Acronyms and Glossary
API: Application Programming Interface.
An API is a set of instructions or rules that enable two operating systems or software applications
to communicate or interface together.
CETIS reference entry for Binding: "The Binding document describes the syntax or
machine readable language that applies to the specification, and how it shoud be used." The
Enterprise Binding Model contains the XML encoding formats for Enterprise data.
The e-Learning Framework developed by JISC, in collaboration with DEST (Australia) and
Industry Canada. The ELF breaks up educational functions (such as timetabling, assessment, etc)
required by educational institutions into separate "services" rather than combining and
replicating these functions in large "monolithic" systems (VLEs, Student Record Systems, etc). The
idea is that using an SOA (Services Oriented Approach) like this enables colleges to change and
develop their educational technology more swiftly, cheaper, and in response to pedagogical
needs; as it is easier to remove, alter and add new services than to alter the large systems.
An IMS Specification defining data formats for exchanging basic student, course and membership (of
courses) data between educational enterprise systems (VLE, Student Records, Library Management
System, etc).IMS Enterprise Specification.
Enterprise Services Specification:
Enterprise Services is a new IMS Specification (released in July 2004). The Enterprise Speciation
defined the data formats for exchanging basic student and course data between systems, but did not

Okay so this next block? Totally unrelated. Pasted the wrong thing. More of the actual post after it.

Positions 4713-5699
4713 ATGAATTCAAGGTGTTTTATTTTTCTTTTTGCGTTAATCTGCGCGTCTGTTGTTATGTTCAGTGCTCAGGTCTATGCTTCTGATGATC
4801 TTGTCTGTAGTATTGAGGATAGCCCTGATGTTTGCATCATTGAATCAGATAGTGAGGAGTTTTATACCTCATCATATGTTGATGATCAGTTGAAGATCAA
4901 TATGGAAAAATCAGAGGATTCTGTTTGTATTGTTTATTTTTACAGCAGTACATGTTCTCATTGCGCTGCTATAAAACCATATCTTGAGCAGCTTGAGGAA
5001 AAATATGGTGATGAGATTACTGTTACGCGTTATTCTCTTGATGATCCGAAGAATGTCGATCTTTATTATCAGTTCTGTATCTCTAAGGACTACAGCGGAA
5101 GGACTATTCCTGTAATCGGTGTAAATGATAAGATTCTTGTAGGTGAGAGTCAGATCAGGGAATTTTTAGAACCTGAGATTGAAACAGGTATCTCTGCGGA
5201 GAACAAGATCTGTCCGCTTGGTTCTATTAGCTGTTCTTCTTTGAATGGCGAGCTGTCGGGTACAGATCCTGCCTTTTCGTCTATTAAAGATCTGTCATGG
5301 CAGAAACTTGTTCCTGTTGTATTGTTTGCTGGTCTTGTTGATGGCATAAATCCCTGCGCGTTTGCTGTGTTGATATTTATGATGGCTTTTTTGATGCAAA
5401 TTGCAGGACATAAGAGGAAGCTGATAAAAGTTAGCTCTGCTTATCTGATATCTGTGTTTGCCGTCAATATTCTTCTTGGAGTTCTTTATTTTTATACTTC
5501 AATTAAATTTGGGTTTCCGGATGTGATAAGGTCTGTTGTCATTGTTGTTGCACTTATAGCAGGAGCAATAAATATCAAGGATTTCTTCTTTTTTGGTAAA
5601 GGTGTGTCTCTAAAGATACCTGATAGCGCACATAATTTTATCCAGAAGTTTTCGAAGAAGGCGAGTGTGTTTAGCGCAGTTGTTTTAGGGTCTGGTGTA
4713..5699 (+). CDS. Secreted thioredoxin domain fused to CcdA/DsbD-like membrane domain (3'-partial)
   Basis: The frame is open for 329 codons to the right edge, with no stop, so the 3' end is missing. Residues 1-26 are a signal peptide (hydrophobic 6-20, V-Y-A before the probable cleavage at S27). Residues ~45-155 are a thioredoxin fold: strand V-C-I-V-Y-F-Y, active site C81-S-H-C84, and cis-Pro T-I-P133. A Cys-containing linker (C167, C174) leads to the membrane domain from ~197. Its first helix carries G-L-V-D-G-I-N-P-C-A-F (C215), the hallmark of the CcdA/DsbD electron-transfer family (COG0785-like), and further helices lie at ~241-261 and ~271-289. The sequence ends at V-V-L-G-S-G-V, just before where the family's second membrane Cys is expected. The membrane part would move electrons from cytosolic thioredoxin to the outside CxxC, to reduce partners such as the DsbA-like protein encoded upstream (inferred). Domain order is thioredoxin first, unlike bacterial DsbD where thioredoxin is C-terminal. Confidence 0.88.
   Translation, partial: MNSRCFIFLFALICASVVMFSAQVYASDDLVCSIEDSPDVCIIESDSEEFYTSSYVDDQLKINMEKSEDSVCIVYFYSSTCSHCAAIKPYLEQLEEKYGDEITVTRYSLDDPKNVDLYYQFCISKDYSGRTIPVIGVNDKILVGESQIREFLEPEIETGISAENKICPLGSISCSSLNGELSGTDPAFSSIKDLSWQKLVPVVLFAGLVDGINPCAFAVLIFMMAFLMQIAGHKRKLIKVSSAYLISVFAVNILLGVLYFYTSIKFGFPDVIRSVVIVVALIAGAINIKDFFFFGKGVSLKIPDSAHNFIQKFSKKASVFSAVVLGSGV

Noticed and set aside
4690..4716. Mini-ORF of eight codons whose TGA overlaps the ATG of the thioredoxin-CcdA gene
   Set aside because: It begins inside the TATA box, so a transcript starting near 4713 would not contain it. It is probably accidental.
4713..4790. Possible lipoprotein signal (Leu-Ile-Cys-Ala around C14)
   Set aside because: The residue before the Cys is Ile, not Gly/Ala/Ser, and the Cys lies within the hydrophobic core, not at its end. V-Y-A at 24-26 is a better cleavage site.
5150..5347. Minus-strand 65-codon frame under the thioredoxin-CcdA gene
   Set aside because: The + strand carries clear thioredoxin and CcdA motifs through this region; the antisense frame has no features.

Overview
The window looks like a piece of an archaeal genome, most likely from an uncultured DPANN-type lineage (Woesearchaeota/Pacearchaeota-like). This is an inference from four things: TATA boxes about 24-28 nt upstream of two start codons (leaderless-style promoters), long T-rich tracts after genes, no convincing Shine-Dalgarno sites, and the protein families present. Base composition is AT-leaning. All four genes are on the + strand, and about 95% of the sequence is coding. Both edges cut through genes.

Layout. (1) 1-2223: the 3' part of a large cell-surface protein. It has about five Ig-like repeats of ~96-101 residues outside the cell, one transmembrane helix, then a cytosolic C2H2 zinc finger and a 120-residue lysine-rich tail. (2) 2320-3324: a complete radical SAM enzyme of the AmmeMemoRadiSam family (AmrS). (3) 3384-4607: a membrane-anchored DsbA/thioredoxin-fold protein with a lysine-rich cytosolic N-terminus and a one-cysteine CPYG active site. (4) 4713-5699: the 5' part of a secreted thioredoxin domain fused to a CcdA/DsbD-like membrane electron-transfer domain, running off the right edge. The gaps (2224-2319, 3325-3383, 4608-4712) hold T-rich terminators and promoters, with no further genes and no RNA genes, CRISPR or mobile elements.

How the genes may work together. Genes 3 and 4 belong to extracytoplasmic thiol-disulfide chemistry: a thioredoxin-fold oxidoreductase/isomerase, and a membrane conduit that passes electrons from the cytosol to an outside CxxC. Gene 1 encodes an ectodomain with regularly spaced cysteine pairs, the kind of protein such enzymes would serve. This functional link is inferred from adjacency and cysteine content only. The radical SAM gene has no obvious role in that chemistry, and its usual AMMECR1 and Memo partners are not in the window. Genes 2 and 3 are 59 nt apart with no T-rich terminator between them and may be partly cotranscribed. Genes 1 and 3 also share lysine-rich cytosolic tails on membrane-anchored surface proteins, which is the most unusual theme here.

specify how to exchange information. The Enterprise Services Specification defines how to manage
the exchange of information between systems. IMS
Enterprise Services Specification.
Educational enterprise systems include VLEs (Virtual Learning Environments), Human Resource Systems, Library
Management Systems and Student Record Systems.
GUID: Globally Unique Identifier.
A GUID is a string of numbers and/or letters allocated to each individual piece of data within a
system, to uniquely differentiate it from other pieces of data.
IMS (the initials no longer stand for anything) is a global
consortium of vendors, institutions, technical developers and others, developing specifications to
enable learning technology to be interoperable.
Enabling different systems to work together and exchange data. Interoperability between different systems
is achieved by using common standards and specifications.
Examples of e-learning interoperability:
1. Passing information about a student and their educational qualifications from a
Student Record System in one college to a Student Record System in another college.
2. Creating educational content in one VLE (Virtual Learning Environment) and passing it to
another VLE to be reused.
See Interoperability: What is it and
Why should I want it? by Paul Millar, for Ariadne, Issue 24; which goes beyond technical definitions
The UK's Joint Information Systems Committee which "supports further and higher education by
providing strategic guidance, advice and opportunities to use Information and Communications
Technology (ICT) to support teaching, learning, research and administration".
LIP: Learner Information Packages.
LIP is an IMS specification for compiling a set of information about a learner, their learning
achievements and their learning preferences. The Profile enables learners, institutions and employers
to build up a picture of learner's abilities and aptitudes. The specification sets out common data
formats for describing learners, which enable Profiles to be exchanged between systems.
See the CETIS Learner Information
LMS: Learning Management System.
The US equivalent of the UK MLE (Managed Learning Environment).
LMS: Library Management System.